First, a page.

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Welcome to the website of the International Cartographic Association
View our poster series as a contribution to the Sustainable Development Goals

Announcement of the Pre-ICC Workshop on Cartography as a Cultural Encounter: How East and West have Mapped and Influenced Each Other

The ICA Commission on the History of Cartography and ICA Commission on Topographic Mapping take pleasure in inviting you to their joint international preconference workshop: Cartography as a Cultural Encounter: How East and West have Mapped and Influenced Each Other. The workshop will be held at the National Museum of Emerging Science and Innovation, on 15 July 2019. The workshop is open to all cartographers, geographers, historians, map collectors, academics and lay persons interested in the diverse aspects of the history of cartography and topographic mapping.

The joint organizers invite papers on both western and eastern cartographic practice from a historical perspective, from the early modern era until the early 20th century. Themes include how each of these cartographic traditions developed over time, how they understood and mapped their own space but also how they mapped and saw Others, and how these diverse cartographic cultures and practices around the globe contributed to the dissemination of geographic knowledge.

Although the Symposium will primarily focus on these themes, submissions of high quality on endeavors in other fields of cartographic history and topographic mapping will also be considered.

Venue

The intended venue is the National Museum of Emerging Science and Innovation, located in the beautiful Tokyo bay area. The Museum is equipped with an excellent space for our conference sessions, map exhibition and technical exhibition. The conference venue is surrounded by more than 3 000 hotel rooms within walking distance.

Call for Papers

The organizers invite the submission of abstracts for oral presentations (25 min + 5 min for questions and discussion). These need to reach the organisers by 30 March 2019. You can submit your abstract here.

Registration

The workshop is open to everyone with an interest in the history of cartography and topographic mapping but requires participants to register. Registration will be open until the available seating is allocated and is free of charge. Please note that it is not necessary to be registered for the main ICC conference to be able to attend the workshop. You can register for the workshop here.

Contact

Questions regarding the workshop can be directed to:

  • Mirela Altic – Vice-Chair ICA Commission on the History of Cartography: mirela.altic(at)gmail.com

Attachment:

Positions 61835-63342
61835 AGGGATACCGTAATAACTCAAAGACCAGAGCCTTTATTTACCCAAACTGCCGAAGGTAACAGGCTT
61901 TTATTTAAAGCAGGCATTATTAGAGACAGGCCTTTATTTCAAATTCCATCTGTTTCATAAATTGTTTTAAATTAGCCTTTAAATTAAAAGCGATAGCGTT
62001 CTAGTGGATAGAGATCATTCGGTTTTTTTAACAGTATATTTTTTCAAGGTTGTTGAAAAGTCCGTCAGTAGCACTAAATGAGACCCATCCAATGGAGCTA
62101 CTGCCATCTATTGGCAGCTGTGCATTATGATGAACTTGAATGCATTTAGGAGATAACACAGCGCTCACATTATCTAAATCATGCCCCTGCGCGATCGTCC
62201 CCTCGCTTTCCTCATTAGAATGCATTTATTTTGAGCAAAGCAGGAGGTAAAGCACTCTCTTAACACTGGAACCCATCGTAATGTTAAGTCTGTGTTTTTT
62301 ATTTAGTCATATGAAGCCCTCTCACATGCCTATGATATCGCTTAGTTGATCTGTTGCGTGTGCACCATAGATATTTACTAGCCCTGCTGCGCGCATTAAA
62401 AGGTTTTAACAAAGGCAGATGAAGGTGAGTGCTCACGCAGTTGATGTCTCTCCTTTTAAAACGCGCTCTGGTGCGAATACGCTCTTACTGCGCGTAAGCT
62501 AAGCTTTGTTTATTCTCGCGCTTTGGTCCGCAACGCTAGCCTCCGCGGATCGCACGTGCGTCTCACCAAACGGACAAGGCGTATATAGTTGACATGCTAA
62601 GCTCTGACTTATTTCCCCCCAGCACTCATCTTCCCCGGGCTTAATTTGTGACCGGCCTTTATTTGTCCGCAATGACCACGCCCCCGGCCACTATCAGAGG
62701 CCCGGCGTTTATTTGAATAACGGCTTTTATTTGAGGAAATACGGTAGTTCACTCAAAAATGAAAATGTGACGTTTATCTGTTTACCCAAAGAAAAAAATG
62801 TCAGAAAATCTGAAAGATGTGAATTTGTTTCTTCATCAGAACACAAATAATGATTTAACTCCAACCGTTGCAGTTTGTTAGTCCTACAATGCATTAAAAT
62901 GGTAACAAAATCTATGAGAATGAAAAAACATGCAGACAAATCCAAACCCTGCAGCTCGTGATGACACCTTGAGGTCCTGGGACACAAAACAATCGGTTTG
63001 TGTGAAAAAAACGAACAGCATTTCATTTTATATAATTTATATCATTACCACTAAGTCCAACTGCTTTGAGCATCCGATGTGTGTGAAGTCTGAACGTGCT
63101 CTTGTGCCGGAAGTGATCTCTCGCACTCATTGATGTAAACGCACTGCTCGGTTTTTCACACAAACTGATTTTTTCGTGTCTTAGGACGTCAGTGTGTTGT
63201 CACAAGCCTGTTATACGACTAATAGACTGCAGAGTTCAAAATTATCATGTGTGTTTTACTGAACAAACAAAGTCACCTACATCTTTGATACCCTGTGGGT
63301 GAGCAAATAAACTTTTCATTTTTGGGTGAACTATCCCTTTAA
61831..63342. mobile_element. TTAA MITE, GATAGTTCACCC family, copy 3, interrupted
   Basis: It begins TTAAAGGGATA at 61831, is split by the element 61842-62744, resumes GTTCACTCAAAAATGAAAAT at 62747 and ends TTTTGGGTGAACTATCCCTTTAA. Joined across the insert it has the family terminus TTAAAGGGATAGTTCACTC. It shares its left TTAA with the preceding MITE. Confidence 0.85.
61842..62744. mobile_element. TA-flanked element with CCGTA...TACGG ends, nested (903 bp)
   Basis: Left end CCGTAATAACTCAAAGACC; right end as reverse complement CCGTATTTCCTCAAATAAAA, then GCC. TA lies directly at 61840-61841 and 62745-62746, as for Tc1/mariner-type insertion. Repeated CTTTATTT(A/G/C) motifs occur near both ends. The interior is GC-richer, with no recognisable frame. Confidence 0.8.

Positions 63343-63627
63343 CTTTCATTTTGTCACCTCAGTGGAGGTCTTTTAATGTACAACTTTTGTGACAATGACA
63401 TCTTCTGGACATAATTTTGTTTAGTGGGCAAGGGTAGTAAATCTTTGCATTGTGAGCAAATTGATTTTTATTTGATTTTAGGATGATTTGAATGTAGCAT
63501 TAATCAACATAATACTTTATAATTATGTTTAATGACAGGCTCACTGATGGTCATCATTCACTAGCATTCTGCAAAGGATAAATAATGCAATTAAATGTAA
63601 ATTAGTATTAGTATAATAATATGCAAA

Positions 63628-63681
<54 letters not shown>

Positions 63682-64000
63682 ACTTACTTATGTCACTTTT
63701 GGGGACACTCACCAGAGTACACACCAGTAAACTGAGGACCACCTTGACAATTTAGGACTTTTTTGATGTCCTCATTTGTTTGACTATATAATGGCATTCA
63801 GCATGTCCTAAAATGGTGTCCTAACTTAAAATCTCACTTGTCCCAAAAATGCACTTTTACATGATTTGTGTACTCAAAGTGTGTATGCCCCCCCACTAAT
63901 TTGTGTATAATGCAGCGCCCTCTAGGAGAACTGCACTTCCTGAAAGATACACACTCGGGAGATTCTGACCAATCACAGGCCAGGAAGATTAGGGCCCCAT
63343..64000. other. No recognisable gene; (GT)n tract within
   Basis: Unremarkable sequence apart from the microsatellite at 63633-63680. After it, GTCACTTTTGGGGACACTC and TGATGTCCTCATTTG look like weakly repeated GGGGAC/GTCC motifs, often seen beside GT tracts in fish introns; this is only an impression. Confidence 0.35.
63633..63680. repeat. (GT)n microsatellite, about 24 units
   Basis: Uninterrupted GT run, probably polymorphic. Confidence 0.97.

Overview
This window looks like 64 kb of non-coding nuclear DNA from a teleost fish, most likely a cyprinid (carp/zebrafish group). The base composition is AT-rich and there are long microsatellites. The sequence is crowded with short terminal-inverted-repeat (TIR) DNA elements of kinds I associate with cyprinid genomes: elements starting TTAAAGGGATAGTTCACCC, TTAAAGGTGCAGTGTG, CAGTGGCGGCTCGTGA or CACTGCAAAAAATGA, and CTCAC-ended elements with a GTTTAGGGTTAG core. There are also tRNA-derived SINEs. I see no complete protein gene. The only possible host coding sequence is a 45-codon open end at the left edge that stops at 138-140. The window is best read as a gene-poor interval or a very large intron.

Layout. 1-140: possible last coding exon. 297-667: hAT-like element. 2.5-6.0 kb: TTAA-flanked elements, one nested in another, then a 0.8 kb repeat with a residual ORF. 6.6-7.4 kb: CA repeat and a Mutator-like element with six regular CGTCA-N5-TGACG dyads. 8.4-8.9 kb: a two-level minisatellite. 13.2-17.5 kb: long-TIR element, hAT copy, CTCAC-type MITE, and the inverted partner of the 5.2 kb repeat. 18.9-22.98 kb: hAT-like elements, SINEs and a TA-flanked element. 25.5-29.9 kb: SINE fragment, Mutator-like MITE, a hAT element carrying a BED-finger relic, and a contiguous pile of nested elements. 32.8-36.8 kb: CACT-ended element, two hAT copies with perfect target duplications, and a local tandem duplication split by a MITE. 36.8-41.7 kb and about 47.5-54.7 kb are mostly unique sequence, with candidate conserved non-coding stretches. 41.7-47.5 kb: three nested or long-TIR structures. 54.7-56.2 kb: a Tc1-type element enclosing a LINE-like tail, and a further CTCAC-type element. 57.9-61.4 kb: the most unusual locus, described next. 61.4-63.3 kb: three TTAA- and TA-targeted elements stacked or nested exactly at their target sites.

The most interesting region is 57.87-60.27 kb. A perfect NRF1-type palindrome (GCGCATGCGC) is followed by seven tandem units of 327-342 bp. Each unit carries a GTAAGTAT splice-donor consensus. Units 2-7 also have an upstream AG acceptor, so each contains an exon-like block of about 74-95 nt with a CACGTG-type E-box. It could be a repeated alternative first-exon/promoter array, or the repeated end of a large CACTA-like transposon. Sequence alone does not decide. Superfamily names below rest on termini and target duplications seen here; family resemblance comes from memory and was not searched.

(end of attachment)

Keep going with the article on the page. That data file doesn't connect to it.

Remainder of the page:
• Alexander Kent – Chair ICA Commission on Topographic Mapping: alexander.kent(at)canterbury.ac.uk

 

Please find more information on the workshop website: history.icaci.org/tokyo-2019

Announcement of the Pre-ICC Workshop on Abstraction, Scale & Perception

The ICA Commissions on Cognitive Issues in Geographic Information Visualization, and on Generalisation and Multiple Representation, are pleased to organize a joint one-day workshop dedicated to advances, works in progress, and position statements about the perception of geospatial abstractions and scale in maps and geovisualisations.

Abstraction is the main process for moving from a geographic space or phenomenon to its representation as spatial information. Abstractions may be conceptual, geometric, semantic, graphic, visual, or cognitive. Examples include techniques to highlight, enhance, or simplify salient characteristics or properties, in order to support visual communication, recognition, understanding of spatial features and inferring knowledge about spaces. If different aspects of abstraction are not managed well, across different scales, for example when navigating through scales in geoportals, it can lead to perceptual difficulties in reading the map. Generalisation is the process of deliberately transforming existing geospatial data or their symbolisation into more abstract representations, and multiple representation involves creating a series of such generalisations, often distributed through map scale.

The workshop will feature research presentations and open-ended brainstorming sessions, and will focus on identifying open research gaps and the elaboration of a shared research agenda. We encourage submissions from any practitioner of abstraction or generalisation: those in academia, industry, or government, among other sectors, are welcome.

Paper deadline: 22nd February 2019

Topics of interest include but are not limited to:

  • multi-scale, multi-source and multi-view graphic representation
  • massive data (“Big Data”) generalization
  • continuous visualization (across scales) and fluid interaction with graphic representations
  • (semi) automated approaches for map design and geovisualization
  • generalisation, schematization, and stylization techniques
  • visual perception measures and experimental approaches to assess visual perception
  • thematic applications: statistical and socio-economic data, spatio-temporal data and phenomena, urban and environmental dynamics, etc.
  • technical applications, adaptation to visualization devices, (i.e., smartphones, tablets, VR/AR) and use contexts (e.g.,  emergency and crisis management, individual mobility, industrial purposes, etc.).

 

Please find more information on the workshop website: icc2019abstraction.wordpress.com